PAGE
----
Zoom Boom Triggers Surge in Aesthetic Medical Procedures
Video-conferencing home workers are struggling under the spotlight.
Note: This article presents a purely editorial point of view. Entrepreneur does not endorse any specific medical or cosmetic procedure.
The unprecedented scale and speed of this pandemic has triggered the worst macroeconomic shock since the Great Depression. But as with all recessions, some industry sectors will weather the storm, mainly due to their ability to look further down the road. It's an approach that's as important today as it was in the 1930s.
Movie-theater revenue, for instance, took a nosedive during the Great Depression. But by introducing special offers, such as a two-feature bill and "dish night" (where female customers received a free plate), theaters across country urvived. Similarly, as Covid-related lockdowns took hold, Netflix introduced free content to lure new subscribers, a decision that was arguably partly responsible for the company's substantial increase in uptake figures over the first three quarters of 2020.
Netflix's success exemplifies how tech and ecommerce companies are flourishing during the pandemic, but that itself has led to gains in a less predictable sector: cosmetic surgery. A June 2020 study by Stanford University found that 42% of full-time workers were doing their jobs from home, and that more than half of that group was comprised of management, professional or financial sector workers. The survey concludes that it is the "more educated, higher-earning employees that are far more likely to work from home and will continue to develop skills and advance their careers." The common denominator among this cohort? Video communications. And with that development, lots of literal self-reflection.Related: Working Remote? These Are the Biggest Dos and Don'ts of Video Conferencing
Zoom Boomers Come Face to Face With Their Fears
Virtual meetings may keep workers safe by providing the ultimate accomodation to social distancing, but the flip side is the emergence of videoconference anxiety. As more people come face to face with their onscreen selves, many are unhappy with what they see.
This is exacerbated by the proliferation of high-res web cameras. The webcam first arrived with maximum recording resolution of 320 horizontal by 240 vertical lines of pixels and was only able to display 16 shades of gray. Since then, the webcam has made leaps and bounds in resolution quality. Even built-in webcams to laptops and phones feature some of the highest-quality recording resolutions. Today, the cheapest webcam offers 720p resolution of 1280 horizontal by 720 vertical lines of pixels, while the higher-end HD webcams that are becoming standard have 1920 horizontal by 1,080 vertical lines of pixel recording resolution. As more devices continue to include the highest quality webcam, every wrinkle shows up on every Zoom call.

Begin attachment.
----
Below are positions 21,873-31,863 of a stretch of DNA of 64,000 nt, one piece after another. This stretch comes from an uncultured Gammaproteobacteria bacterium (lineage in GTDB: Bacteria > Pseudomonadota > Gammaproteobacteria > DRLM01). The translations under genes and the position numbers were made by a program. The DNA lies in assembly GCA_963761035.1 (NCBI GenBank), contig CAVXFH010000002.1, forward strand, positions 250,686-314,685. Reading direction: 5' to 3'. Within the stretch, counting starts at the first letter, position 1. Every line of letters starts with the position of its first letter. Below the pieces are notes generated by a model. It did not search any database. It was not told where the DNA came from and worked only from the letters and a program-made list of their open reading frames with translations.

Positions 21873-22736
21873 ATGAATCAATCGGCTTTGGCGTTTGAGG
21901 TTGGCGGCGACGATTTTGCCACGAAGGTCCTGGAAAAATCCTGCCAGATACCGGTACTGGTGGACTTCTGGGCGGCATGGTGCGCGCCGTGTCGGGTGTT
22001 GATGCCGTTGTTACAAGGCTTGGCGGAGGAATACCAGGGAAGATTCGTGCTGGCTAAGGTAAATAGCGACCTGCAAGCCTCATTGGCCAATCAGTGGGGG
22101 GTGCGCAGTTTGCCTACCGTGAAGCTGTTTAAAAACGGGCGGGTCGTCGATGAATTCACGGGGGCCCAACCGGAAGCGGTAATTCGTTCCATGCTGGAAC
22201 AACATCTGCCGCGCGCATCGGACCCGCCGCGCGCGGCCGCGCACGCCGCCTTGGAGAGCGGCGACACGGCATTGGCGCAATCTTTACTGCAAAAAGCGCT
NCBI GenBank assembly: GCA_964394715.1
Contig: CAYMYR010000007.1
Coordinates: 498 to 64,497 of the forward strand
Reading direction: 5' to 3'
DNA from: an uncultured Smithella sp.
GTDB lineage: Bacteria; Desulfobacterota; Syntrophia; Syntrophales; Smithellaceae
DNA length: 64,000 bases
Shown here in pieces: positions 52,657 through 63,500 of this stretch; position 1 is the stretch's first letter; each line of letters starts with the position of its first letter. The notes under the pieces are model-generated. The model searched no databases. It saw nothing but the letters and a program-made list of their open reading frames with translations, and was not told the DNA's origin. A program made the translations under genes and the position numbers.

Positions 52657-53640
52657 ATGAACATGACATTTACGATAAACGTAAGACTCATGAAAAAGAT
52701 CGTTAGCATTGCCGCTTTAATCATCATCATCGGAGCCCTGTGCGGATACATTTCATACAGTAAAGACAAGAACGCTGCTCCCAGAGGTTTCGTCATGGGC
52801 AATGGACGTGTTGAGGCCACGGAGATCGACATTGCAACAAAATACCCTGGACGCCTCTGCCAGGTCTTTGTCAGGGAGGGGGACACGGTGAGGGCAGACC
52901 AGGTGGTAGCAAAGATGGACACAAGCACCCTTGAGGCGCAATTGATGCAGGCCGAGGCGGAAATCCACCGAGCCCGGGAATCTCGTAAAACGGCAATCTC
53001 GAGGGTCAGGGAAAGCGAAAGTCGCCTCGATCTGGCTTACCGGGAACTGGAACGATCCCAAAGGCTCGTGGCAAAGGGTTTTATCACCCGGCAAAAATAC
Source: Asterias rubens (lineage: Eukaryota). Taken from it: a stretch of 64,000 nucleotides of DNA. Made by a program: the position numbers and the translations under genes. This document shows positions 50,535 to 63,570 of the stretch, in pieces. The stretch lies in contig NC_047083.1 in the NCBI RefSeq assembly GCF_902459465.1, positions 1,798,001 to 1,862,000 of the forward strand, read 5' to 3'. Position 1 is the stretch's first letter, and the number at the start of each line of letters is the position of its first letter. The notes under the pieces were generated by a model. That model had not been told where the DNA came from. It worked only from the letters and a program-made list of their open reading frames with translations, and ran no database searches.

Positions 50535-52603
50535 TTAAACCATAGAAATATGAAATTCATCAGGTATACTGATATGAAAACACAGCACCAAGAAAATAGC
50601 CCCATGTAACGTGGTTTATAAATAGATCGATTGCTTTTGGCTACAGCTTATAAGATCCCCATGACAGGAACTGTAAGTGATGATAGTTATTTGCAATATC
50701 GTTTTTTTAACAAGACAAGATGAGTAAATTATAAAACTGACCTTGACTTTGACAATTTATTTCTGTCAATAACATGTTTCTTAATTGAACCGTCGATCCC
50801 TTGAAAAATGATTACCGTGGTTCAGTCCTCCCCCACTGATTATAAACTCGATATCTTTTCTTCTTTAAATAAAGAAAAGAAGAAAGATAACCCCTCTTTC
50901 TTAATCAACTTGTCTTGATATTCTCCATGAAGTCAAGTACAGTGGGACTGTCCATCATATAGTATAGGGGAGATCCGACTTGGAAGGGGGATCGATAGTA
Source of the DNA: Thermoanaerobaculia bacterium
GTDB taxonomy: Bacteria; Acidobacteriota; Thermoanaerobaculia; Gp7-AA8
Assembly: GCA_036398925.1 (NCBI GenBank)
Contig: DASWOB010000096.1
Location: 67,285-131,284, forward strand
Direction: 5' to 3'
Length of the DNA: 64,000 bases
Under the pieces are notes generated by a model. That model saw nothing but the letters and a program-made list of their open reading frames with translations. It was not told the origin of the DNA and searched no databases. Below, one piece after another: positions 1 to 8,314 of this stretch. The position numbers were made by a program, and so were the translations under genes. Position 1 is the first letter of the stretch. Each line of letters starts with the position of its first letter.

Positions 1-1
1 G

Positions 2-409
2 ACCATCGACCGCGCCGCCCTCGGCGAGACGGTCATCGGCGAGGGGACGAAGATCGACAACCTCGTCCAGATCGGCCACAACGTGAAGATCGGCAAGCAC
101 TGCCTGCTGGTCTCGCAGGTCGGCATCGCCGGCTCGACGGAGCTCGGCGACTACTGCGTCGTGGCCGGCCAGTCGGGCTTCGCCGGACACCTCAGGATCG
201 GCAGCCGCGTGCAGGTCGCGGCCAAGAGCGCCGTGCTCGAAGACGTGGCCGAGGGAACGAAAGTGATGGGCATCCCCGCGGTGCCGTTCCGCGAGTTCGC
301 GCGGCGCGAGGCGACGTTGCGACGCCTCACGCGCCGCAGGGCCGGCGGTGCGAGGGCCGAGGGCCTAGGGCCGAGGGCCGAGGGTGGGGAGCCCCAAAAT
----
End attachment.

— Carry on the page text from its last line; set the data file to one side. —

A recently published survey in the journal Facial Plastic Surgery & Aesthetic Medicine revealed that 40.6% of participants who had not previously undergone facial cosmetic treatments plan to address their concerns, and that "as many as 55% of respondents expressed an increased anxiety and self-consciousness about facial appearance," according to research author Dr. Steven H. Dayan.
In a recent interview with Entrepreneur, Dyan expained that, "The main areas of concern are the angle and sizes of noses, forehead and Glabellar wrinkles and double chins." While these are all areas covered by the more traditional aspects of facial surgery, the noteworthy part of the study is the interest in correcting smaller-scale problems such as acne breakouts, dark under-eye circles, crow's feet and skin texture. These oncerns can all be treated with non-invasive surgical procedures including injection of neurotoxins (Botox), fillers and laser treatments, all of which are at the forefront of aesthetic medicine.
And for those who remain hesitant about going in-person to a doctor's office for a procedure, Dr. Dayan argues that aesthetic-surgery professionals are just as cautions as frontline workers and take precautionary measures including regular rapid testing and the use of face shields and masks.
Breakthrough in Blind Trials
While this particular increased interest in non-invasive procedures may have come about due to the pandemic, Dr. Dayan predicted an upsurge in aesthetic procedures some time ago. The Chicago-based, double board certified surgeon and best-selling gave a keynote speech at a 2019 industry convention in Paris in which he highlighted breakthroughs in double-blind placebo randomized controlled trials that confirmed positive benefits of aesthetic treatments such as Botox on mood.
And Dr. Dayan says he has forthcoming research that will further support these findings and suggest that aesthetic surgery may be the perfect antidote to those suffering from video-conferencing anxiety during Covid isolation and beyond. "Conventional wisdom paints [plastic surgeons] as purveyors of beauty for the vanity challenged," he says. "But aesthetic procedures enhance mood and self-esteem."
The future of aesthetics, Dr. Dayan explains, "is not to make people look beautiful, but feel beautiful; that's a message of empowerment, not vanity.''
If, as many predict, work-from-home continues to be the norm even after we resume our outgoing lives, there may be plenty more patients willing to test the full range of Dr. Dayan's findings and cosmetic surgery's potential for themselves.
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